Sunday 19 August 2012

The Imposter review

The Imposter (15, 98 mins)
Director: Bart Layton
★ ★ ★ ★ ☆

British filmmaker Bart Layton has managed to out-Herzog Herzog with this striking documentary account of the case of a missing boy, a vulnerable family and a brazen fraudster.

In 1994, 13 year old Nicholas Barclay disappeared from his Texas home town. Three years later in Spain, tourists came across a boy who seemingly had no identity but who, as we learn very early on, was actually a 23 year old Frenchman named Frederic Bourdin.

Through resourcefulness, acting ability and a mountain of lies, Bourdin somehow convinced first the authorities, including child protection agencies and the FBI, and then the family that he was in fact Nicholas.

He returned to Texas to live with them, and through newly filmed interviews with Bourdin and Nicholas’ family, who even now speak in the context that what transpired was real, the story develops into a heartbreaking insight into what loss and grief can do to people looking for answers.

What’s most significant is their utter willingness to accept the boy as Nicholas, even though physically he’s completely different and speaks with a French accent. Whether this is delusion or something else, something more sinister, is only one of many questions raised.

Bourdin all the while remains a slippery yet fascinating character at the centre of it, a fantasist, possibly a sociopath, who is up front about what he’s done and well aware of it. He’s a complex guy, who back in 1997 played the role and played the odds by doing things like talking as little as possible so as not to be found out. The fact that he’s still able to elicit mixed feelings, and even occasional empathy in the viewer, is a testament to how good an actor he is.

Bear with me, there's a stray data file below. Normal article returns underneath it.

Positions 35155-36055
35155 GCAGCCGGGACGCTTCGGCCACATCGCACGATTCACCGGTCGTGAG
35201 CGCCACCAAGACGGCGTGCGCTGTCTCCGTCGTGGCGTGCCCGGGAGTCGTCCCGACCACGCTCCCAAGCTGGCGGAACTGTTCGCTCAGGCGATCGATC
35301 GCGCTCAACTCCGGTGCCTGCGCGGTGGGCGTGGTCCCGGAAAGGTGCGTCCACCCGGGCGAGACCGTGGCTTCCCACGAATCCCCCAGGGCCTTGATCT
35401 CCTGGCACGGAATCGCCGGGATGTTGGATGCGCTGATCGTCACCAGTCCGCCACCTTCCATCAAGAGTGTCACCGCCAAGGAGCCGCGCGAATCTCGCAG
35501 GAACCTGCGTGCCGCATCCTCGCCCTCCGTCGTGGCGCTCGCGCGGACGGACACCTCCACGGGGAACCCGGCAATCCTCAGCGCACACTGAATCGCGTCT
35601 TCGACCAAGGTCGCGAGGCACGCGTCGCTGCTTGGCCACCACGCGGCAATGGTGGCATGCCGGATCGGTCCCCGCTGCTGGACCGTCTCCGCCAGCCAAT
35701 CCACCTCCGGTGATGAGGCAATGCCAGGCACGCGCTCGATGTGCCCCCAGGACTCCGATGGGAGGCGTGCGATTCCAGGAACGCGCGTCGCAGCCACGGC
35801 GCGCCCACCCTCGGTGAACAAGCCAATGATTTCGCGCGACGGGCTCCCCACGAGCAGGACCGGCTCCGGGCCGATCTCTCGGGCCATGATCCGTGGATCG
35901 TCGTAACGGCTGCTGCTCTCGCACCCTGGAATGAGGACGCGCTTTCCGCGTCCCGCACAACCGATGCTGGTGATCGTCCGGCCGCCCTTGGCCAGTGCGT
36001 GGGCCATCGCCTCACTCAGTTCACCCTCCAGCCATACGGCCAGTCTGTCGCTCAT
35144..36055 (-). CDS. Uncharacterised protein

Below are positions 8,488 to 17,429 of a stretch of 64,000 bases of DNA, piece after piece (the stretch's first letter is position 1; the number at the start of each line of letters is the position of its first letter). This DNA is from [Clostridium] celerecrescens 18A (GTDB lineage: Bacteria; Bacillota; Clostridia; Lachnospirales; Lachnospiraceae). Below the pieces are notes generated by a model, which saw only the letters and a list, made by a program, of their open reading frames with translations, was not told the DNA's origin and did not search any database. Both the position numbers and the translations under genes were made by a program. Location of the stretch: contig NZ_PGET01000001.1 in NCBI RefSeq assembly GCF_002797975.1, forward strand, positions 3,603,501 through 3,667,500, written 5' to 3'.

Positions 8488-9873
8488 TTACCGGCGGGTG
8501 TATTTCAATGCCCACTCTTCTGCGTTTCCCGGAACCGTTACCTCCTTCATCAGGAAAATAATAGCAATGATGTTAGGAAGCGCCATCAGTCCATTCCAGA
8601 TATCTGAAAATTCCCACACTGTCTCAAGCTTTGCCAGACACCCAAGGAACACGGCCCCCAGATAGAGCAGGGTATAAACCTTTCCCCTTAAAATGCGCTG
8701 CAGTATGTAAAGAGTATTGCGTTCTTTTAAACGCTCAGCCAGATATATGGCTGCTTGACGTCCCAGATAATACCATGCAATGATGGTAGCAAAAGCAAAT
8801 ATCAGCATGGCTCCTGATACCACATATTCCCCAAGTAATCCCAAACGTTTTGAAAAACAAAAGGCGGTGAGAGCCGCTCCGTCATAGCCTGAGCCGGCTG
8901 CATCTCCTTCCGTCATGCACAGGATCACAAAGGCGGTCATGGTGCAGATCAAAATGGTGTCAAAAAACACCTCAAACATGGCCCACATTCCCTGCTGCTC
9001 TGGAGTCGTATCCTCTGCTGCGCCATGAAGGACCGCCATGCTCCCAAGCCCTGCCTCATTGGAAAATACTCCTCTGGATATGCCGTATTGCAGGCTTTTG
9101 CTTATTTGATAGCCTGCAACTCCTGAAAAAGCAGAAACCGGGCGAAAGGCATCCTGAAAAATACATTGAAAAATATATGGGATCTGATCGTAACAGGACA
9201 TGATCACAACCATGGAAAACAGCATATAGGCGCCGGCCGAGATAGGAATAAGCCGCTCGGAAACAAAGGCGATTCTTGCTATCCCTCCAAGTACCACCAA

But it’s the skill and good taste with which The Imposter is structured and assembled that really marks it as the remarkable and gripping tale it is, its mystery and cinematic elements giving it a freshness and thrust not found in many docs.

In truth there does come a point, perhaps around the halfway mark, that it seems as though the story has played out, and familiarity and repetition threatens to set in. But then just when you think it has exhausted its potential, it takes a turn into a whole new territory, introducing a private investigator and all manner of developments that cast fresh light on everyone involved.

Aided by atmospheric dramatic reconstructions, it evolves into a mesmerising thriller, increasing the pace and the intrigue as suspicions are raised about certain things. And where it’s all going to go is a question even this terrific film can’t answer.

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